… a week before Easter? No! Writes Dr Robert Cargill:
Tell me if you’ve heard this one before.
least favorite fake tv archaeologist “veteran investigator” presenter of ridiculous, sensationalistic trash σκύβαλα, Simcha Jacobovici, is releasing a documentary entitled, “The Nails Of The Cross,” which “investigates” whether the nails from the crucifixion of Jesus have been discovered. And completely coincidentally, Simcha’s press release machine is revving up a week before Easter. Shockerrrrr! (said with a high pitched voice and dripping with sarcasm.)
The South African Independent Onlinereports Mr. Jacobovici’s claims in a Reuters story by Ari Rabinovitch:
“What we are bringing to the world is the best archaeological argument ever made that two of the nails from the crucifixion of Jesus have been found,” he said in an interview, wearing his trademark traditional knitted cap.
(I love! that they mentioned his “trademark knitted cap!)
Jim West broke this story this morning. And the unwitting press is already sopping it up like vinegar in a sponge. The UK’s Telegraph is even running video. (Thank goodness Dan Bahat is there to talk some sense into folks.)
So let me ask: Why is it that Mr. Jacobovici continues to prey on an oft unwitting public so near to the Christian holy days? Is his greed for cash so great that he’s willing to jump to any conclusion just to get on TV? Has he been so far ostracized from anything resembling legitimacy among professional archaeological circles that he feels he has nothing to lose by using his own production company to create ridiculous documentaries about unsubstantiated claims?
The Israel Antiquities Authority knows Mr. Jacobovici is making this up. It said in a statement:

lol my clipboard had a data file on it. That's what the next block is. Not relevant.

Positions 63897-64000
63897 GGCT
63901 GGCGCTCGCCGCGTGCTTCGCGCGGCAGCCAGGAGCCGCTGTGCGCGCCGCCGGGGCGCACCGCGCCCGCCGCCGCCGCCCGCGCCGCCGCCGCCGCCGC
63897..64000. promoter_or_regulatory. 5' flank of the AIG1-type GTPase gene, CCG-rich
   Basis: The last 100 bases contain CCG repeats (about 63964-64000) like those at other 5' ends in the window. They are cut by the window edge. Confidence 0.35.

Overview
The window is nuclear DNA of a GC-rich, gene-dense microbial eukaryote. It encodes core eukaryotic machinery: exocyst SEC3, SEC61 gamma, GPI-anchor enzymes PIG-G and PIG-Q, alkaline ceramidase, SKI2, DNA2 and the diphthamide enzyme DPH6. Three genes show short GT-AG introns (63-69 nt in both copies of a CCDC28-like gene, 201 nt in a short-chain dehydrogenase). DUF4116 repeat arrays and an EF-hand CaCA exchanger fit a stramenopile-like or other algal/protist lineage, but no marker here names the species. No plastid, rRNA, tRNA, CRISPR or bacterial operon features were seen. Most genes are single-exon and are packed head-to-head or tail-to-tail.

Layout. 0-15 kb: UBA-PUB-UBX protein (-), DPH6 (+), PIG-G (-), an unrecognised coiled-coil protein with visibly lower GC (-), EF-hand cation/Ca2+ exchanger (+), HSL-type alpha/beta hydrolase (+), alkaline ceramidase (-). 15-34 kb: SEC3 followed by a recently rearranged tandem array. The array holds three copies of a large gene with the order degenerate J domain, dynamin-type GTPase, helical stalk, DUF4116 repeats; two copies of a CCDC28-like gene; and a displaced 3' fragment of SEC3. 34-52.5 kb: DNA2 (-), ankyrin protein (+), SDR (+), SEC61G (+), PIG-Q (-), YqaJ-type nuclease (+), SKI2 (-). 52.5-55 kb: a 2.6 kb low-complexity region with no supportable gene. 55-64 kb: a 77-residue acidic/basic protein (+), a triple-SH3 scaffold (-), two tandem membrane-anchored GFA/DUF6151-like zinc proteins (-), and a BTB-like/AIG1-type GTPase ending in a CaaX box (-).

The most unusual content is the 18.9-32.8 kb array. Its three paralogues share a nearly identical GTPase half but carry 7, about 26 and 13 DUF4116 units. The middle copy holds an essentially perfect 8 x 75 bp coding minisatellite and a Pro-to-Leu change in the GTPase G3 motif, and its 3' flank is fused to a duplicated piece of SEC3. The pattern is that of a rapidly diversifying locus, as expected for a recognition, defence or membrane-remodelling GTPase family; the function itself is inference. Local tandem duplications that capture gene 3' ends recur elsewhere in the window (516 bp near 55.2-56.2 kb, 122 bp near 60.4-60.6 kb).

The Israel Antiquities Authority, which oversaw the Jerusalem excavation, said in reaction to the film’s release that it had never been proven beyond doubt that the tomb was the burial place of Caiaphas. It also said that nails are commonly found in tombs.
“There is no doubt that the talented director Simcha Jacobovici created an interesting film with a real archaeological find at its centre, but the interpretation presented in it has no basis in archaeological findings or research,” it said.
So once again, we have Simcha Jacobovici making unsubstantiated, fantastic claims a week before Easter with the sole purpose of getting people to watch his nonsensical documentary…
Yes, it’s total nonsense. Pseudo-archaeology. These are not nails from the Cross of Christ, so don’t be fooled!
Do read the rest of Dr Cargill’s fine debunking post here.
UPDATE: Highly respected archaeologist Dr Gabriel Barkay:
Gaby Barkay, an archeologist from Bar Ilan University in Tel Aviv, said Mr Jacobovinci’s claims lacked scientific proof.
“There is no proof whatsoever that those nails came from the cave of Caiaphas,” he said. “There is no proof that the nails are connected to any bones or any bone residue attached to the nails and no proof from textual data that Caiaphas had the nails for the crucifixion with him after the crucifixion took place and after Jesus was taken down from the cross.”